That is, everyone except Jim Mora.
“No, Julius (Jones) is our starter. He’s our starting running back,” Seattle’s coach said Monday, adding he hasn’t even thought about demoting Jones while he remains pained by a bruised lung.
Forsett has emerged as a diminutive dynamo while Jones, the formerly deposed Dallas Cowboy signed to replace Shaun Alexander as Seattle’s No. 1 rusher before last season, has been out.
The 5-foot-8 Forsett, drafted in the seventh round out of California in 2008, ran for 123 yards three weeks ago at Arizona. Sunday at St. Louis, the 24-year-old filled in again for Jones and romped for 130 yards on 22 carries with two touchdowns — all career highs — as the Seahawks won their first road game in six tries.
Forsett had 123 yards total through seven games before Jones got hurt and was coughing up blood Nov. 15 at Arizona.
Yet Mora said Jones will not lose his job because of injury.
That’s even though the 28-year-old Jones has one 100-yard game this season, way back in the opener against the Rams. Jones is also averaging just 3.7 yards per carry to Forsett’s 5.7 and has half as many rushing touchdowns as Forsett’s four.
The Seahawks were 30th in the league in rushing before Forsett’s performance on Sunday. Mora says he’s sticking with Jones even though Seattle (4-7) probably ought to use the season’s final five games to determine whether the club needs to draft a running back early in April’s draft.
“If he’s fully healthy, and he’s had a full week of practice, and everybody feels comfortable that he would be able to bear the workload that he would have to handle to be effective, then he would start,” Mora said of Jones’ status for Sunday’s home game against San Francisco (5-6).
“But, that being said, Justin’s earned the right to carry the ball. … So we’re going to make sure he gets touches.”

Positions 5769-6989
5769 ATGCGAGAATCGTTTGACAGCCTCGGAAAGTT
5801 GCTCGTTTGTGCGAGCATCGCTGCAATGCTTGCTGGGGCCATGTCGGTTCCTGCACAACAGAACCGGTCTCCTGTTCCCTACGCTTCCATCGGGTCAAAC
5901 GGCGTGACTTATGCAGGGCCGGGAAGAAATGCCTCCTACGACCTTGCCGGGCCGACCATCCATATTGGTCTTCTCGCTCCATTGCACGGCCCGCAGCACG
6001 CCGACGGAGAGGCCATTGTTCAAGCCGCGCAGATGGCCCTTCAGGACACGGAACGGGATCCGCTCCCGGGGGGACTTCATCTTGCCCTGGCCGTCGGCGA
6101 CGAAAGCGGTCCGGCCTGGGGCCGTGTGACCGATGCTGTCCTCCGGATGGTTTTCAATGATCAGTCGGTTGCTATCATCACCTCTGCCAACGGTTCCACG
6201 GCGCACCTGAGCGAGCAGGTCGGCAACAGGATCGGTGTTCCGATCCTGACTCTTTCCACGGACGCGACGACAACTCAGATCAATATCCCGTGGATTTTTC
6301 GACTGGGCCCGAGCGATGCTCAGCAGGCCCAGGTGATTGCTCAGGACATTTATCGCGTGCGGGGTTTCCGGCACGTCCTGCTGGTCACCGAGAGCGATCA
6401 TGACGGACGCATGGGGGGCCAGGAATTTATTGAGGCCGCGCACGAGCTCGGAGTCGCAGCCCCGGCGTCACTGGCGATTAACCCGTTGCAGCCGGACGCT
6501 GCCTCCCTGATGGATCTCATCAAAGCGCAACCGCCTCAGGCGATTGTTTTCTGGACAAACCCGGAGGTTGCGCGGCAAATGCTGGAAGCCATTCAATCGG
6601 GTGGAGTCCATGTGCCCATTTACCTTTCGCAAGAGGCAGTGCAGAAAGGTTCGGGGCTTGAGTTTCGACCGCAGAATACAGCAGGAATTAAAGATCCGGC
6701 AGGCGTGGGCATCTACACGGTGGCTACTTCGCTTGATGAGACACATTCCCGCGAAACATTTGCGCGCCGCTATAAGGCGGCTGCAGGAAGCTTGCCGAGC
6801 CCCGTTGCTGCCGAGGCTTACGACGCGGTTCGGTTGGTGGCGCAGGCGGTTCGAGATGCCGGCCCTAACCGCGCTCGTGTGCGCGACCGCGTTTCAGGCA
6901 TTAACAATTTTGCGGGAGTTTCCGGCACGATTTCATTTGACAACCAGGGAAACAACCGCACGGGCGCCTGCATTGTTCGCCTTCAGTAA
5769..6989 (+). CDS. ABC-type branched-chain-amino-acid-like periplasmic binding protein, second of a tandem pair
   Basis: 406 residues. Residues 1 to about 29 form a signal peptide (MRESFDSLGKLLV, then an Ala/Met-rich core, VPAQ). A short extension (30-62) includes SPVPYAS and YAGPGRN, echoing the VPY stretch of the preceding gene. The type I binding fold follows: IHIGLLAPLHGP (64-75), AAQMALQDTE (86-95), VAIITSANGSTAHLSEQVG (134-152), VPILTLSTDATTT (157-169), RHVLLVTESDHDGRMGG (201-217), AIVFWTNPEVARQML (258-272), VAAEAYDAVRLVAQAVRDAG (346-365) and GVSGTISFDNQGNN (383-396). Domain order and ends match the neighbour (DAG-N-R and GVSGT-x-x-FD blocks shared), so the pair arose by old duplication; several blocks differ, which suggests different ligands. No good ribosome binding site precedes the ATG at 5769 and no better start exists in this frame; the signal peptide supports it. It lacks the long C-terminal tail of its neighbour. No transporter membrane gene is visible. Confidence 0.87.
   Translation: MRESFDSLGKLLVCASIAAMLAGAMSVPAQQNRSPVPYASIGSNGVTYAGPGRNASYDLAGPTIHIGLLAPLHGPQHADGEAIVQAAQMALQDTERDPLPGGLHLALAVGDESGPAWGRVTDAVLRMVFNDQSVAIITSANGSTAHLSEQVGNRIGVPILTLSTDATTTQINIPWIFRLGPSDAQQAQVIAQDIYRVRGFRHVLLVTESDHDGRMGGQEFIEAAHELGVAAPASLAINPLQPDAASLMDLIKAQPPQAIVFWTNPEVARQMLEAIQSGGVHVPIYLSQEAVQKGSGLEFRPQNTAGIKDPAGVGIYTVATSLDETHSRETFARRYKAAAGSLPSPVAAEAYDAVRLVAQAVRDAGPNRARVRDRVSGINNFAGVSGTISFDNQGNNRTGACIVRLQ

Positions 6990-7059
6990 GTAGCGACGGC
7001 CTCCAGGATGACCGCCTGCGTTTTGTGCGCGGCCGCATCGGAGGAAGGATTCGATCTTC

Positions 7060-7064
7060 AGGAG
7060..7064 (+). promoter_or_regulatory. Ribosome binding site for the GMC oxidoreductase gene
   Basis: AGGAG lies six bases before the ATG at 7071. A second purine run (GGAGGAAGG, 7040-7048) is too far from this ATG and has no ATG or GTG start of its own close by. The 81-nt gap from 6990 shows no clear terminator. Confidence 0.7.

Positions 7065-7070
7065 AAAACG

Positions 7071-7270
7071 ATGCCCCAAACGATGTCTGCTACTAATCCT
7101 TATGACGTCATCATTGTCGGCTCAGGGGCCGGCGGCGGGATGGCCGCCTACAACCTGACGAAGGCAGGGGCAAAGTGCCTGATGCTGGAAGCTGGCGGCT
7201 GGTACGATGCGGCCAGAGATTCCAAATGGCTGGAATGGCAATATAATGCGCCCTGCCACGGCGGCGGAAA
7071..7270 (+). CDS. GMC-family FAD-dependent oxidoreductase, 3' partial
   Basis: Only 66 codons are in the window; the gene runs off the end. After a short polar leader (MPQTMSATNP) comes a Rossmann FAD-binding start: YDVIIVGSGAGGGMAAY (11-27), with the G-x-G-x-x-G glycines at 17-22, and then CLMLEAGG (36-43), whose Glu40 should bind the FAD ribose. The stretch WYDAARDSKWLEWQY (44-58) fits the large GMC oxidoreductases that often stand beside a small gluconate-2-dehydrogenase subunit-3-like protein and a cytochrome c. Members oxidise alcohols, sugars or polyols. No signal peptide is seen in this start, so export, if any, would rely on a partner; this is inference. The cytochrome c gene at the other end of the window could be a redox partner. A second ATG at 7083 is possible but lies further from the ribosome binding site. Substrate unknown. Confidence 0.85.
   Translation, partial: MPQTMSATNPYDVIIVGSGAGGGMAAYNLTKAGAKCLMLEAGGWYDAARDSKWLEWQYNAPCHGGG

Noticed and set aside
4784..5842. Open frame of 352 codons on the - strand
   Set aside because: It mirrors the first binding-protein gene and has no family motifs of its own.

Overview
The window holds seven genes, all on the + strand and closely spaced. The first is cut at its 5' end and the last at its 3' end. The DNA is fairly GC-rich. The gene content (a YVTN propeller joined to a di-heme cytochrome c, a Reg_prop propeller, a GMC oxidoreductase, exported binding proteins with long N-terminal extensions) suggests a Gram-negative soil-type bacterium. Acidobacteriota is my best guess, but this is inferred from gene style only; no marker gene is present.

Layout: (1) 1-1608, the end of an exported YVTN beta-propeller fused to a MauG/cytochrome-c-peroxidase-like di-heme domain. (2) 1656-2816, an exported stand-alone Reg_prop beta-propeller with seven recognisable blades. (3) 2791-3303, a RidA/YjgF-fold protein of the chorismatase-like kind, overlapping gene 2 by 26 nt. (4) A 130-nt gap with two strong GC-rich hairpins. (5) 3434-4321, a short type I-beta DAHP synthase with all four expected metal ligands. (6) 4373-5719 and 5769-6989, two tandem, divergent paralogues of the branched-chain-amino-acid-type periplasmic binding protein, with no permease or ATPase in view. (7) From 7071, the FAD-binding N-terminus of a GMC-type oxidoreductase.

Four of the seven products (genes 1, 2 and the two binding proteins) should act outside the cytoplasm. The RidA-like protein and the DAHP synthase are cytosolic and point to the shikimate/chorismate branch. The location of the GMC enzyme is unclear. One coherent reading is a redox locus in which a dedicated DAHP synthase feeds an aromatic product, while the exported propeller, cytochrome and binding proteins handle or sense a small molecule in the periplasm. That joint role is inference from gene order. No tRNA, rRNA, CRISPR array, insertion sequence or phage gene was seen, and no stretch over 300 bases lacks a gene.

Mora said he expects Jones to be able to practice this week — though he noted Jones also practiced last week before telling trainers before Sunday’s game he was “still feeling tenderness to the touch, pain.”
“I believe he will be ready (to play against the 49ers), but I can’t say with 100-percent certainty,” Mora said.
Seattle’s Sunday was a revelation for a team that set a franchise low with just 4 yards on 13 rushes the previous week against Minnesota. The Seahawks romped for a season-high 170 in 31 runs in St. Louis.
Then again, it was against the 1-10 Rams. Seattle’s previous season high in rushing came against them. The Seahawks have just eight wins in the last two seasons. Four of them have come against St. Louis.
Even banged up quarterback Matt Hasselbeck felt the urge to rush on the Rams. The 34-year-old with broken ribs, a tender back and sore shoulder improvised in the third quarter, keeping the ball on a naked bootleg for 19 yards before not so smoothly running out of bounds to avoid the only defender who came near him.
“There’s some gray area in this offense,” Hasselbeck joked. “That was my Mike Vick moment, (except) I got 15 yards downfield and I didn’t know what else to do.”
Mora, Vick’s coach with the Atlanta Falcons from 2004-06, used to name similar plays “18 Force QB,” to give Vick the option to take off if he saw fit.
Vick’s old coach laughed over the far less elusive Hasselbeck calling Sunday’s surprise his “Vick moment.”
“He did? He used those words?” Mora said. “I was not going to use those words.”
Seattle’s only injury news was that Cory Redding is the latest Seahawk to have a concussion. The big defensive lineman will have to pass a series of tests throughout the week to have any chance of playing Sunday.
Starting cornerback Marcus Trufant and Josh Wilson recently returned from concussions. Left tackle Brandon Frye had his season end on Oct. 13 because of a head and neck injury.
Copyright 2009 by The Associated Press
Tags: Alexander, Career Highs, Dallas Cowboy, Five Games, Home Game, Jim Mora, Julius Jones, Justin Forsett, Quot, Rams, Road Game, Rushing Touchdowns, Seahawks, Seattle, Seven Games, shaun alexander, Workload, Yard Game
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